Reflections on Liszt

Cornell University Press, 2005 - 277 páginas
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"No one knows more about Franz Liszt than Alan Walker."—Malcolm Bowie, Times Literary SupplementIn a series of lively essays that tell us much not only about the phenomenon that was Franz Liszt but also about the musical and cultural life of nineteenth-century Europe, Alan Walker muses on aspects of Liszt's life and work that he was unable to explore in his acclaimed three-volume biography of the great composer and pianist. Topics include Liszt's contributions to the Lied, the lifelong impact of his encounter with Beethoven, his influence on students who became famous in their own right, his accomplishments in transcribing and editing the works of other composers, and his innovative piano technique. One chapter is devoted to the Sonata in B Minor, perhaps Liszt's single most celebrated composition.Walker draws heavily on Liszt's astonishingly large personal correspondence with other composers, critics, pianists, and prominent public figures. All the essays reveal Walker's broad and deep knowledge of Liszt and Romantic music generally and, in some cases, his impatience with contemporary performance practice.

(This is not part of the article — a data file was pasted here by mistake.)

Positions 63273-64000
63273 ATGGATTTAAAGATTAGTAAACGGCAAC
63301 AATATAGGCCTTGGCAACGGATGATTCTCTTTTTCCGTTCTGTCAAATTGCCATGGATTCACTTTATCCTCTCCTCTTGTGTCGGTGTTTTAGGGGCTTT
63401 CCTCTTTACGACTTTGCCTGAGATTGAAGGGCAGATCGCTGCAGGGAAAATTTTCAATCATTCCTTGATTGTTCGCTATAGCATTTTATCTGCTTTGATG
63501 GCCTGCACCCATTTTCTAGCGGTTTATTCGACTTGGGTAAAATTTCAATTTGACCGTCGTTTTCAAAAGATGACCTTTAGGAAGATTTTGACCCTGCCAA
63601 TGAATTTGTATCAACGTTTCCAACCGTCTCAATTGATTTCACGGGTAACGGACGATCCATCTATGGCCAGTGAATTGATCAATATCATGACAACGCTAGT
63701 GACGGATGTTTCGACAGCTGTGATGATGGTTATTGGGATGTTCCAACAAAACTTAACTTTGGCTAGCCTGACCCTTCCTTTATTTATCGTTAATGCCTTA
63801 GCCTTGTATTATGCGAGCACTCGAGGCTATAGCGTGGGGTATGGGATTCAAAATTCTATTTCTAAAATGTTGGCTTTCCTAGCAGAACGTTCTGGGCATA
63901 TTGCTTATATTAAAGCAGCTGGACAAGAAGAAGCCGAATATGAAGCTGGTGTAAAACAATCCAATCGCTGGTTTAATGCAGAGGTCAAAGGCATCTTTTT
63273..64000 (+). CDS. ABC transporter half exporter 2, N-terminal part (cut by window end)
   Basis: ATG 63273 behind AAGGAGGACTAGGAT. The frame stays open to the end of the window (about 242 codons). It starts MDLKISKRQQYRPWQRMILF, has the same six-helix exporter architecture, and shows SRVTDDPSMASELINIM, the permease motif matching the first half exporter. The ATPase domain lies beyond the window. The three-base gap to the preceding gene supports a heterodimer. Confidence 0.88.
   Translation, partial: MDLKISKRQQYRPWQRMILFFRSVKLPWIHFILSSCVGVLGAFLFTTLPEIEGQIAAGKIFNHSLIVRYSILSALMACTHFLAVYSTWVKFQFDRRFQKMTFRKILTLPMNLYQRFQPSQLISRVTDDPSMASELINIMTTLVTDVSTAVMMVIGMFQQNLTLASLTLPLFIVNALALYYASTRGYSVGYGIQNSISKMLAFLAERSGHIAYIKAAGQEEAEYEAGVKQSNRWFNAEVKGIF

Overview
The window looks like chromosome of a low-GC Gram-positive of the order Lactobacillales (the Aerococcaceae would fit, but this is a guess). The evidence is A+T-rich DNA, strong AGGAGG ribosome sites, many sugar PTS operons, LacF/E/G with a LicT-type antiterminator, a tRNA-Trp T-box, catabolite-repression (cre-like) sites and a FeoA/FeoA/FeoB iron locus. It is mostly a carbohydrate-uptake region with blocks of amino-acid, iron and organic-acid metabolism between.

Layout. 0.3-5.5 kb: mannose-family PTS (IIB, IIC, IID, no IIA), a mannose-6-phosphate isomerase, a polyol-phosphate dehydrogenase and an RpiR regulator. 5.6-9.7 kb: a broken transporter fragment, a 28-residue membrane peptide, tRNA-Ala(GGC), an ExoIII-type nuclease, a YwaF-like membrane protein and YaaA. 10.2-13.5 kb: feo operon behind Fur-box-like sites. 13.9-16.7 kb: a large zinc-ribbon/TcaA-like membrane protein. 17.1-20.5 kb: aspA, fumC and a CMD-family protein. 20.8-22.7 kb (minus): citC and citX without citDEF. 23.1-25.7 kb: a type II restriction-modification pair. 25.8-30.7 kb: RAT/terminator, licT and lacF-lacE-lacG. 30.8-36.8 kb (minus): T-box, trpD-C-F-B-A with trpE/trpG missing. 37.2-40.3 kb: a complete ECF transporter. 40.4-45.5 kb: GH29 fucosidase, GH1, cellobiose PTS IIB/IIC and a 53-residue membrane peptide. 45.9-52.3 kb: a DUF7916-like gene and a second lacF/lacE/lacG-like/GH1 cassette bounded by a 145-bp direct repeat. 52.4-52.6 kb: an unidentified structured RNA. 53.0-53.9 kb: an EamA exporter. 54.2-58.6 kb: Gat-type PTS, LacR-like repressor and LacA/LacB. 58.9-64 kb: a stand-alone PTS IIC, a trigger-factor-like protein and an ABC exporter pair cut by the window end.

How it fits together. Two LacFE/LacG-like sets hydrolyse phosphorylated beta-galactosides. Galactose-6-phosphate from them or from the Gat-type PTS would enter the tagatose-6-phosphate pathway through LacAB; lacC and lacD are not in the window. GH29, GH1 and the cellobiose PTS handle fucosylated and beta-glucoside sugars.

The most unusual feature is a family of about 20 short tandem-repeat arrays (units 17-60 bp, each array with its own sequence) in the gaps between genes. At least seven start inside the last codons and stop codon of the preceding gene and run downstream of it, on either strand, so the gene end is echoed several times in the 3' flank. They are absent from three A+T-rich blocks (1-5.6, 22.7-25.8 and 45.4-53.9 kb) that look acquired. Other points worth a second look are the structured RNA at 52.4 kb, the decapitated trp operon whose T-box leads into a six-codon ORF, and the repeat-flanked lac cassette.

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Liszt and the Beethoven Symphonies
Liszt and the Schubert Song Transcriptions
Schumann Liszt and the C Major Fantasie op
Three Character Sketches
Liszts Sonata in B Minor
Liszt and the Lied
Liszt as Editor
Some Thoughts and Afterthoughts
On Music and Musicians
An Open Letter to Franz Liszt
Sources 257
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The Clever Body
Gabor Csepregi
Vista previa restringida - 2006

Sobre el autor (2005)

Alan Walker is Professor of Music at McMaster University. He was awarded the Commemorative Plaque of the Budapest Liszt Society for his contributions to Liszt scholarship.

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